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Categories:Investments

Dog fund assets leap 74% to £23.16bn in Bestinvest survey

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Nearly one in seven UK retail equity onshore funds are underperforming, as the overall value of assets in dog funds leaps 74 per cent to £23.16bn, according to Bestinvest’s latest Spot the Dog list.

The list shows 94 of the 682 funds, or almost 14 per cent, have failed to beat their benchmark index in each of the last three years, while underperforming the index by at least 10 per cent.

More than £23bn of UK investors’ money is sitting in underperforming funds in the nine sectors, up from £13.29bn in November 2010.

The sectors include UK all companies, UK equity income, UK smaller companies, Europe ex-UK, global emerging markets, Asia Pacific, North American, Japan and global.

IMA global sector funds were among the worst performers with 27 dog funds identified, up from 11 in 2010.

The top three fund management groups by assets under management on the list are Fidelity at £3.4bn, Newton at £2.1bn and BlackRock at £2bn.

The worst performing fund according to Bestinvest’s criteria was the £11.7m Allianz RCM global ecotrends fund, which was down 41 per cent over a three year period compared to the benchmark.

Bestinvest senior investment adviser Adrian Lowcock says: “The overall value of assets invested in dog funds has taken a shocking leap, rising over 74 per cent to more than £23bn.

“Once again it is clear that the industry has little appetite to address abject underperformance and that too few investors are willing to vote with their feet. Until they do it is doubtful whether fund managers will ever be sufficiently motivated to clear up after their dogs.”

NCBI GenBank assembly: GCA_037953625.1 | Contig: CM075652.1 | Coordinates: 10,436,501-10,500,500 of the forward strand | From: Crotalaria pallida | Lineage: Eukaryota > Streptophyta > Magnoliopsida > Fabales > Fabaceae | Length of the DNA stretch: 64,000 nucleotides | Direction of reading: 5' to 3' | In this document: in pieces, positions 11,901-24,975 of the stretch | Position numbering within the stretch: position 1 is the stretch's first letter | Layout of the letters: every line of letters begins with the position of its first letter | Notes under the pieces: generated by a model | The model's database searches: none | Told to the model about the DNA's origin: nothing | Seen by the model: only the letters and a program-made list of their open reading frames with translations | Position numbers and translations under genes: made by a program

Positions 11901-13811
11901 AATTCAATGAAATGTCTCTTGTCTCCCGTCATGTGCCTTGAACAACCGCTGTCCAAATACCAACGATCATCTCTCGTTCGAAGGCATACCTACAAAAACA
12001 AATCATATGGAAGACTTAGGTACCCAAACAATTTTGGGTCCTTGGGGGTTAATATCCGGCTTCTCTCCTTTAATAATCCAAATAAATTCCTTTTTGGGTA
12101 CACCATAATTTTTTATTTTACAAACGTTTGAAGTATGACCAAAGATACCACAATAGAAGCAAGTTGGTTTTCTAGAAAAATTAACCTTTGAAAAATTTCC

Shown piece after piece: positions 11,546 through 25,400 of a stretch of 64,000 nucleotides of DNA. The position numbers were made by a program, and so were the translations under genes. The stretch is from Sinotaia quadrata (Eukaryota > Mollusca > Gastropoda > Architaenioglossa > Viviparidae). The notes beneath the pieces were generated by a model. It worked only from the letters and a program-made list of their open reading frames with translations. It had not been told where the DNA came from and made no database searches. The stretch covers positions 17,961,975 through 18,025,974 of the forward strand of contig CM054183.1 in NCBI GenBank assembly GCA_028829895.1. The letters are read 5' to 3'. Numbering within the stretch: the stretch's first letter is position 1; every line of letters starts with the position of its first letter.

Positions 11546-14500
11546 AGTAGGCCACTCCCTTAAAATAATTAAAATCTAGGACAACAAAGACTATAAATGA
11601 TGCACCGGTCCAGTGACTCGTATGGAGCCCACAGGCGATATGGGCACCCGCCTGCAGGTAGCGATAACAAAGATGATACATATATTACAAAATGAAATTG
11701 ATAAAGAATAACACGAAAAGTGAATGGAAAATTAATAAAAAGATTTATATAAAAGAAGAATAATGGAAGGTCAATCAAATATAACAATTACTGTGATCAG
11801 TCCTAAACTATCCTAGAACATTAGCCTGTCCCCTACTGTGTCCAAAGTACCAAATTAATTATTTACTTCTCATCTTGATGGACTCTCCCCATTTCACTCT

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Readers' comments (2)

  • All of which, I have to say, goes to underline the validity of the FSA's RDR proposal that if intermediaries want to take trail commission (or whatever it'll be called after 2012) they should be obliged to articulate for their clients just what they're going to be offering in return on an ongoing basis. At its most basic level, that means monitoring and reviewing on a regular basis the performance of the funds in which the client has been advised to invest. If one or two of those funds have gone off the boil and don't look like they're going to regain their form any time soon, then a recommendation to switch (at no charge) has to be the order of the day. That's what I've been doing for the past ten years and virtually all my clients understand and appreciate the value of such service in the context of regular contact. It's a simple modus operandi, but it works. Yesterday's star performer may well be tomorrow's dog. Portfolios don't run themselves and if clients are going to be charged ongoing trail then they deserve ongoing service in return.

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  • @Julian

    Why no charge for the work - you can't just switch the clients funds without a suitable level of written authority, which means time and money.

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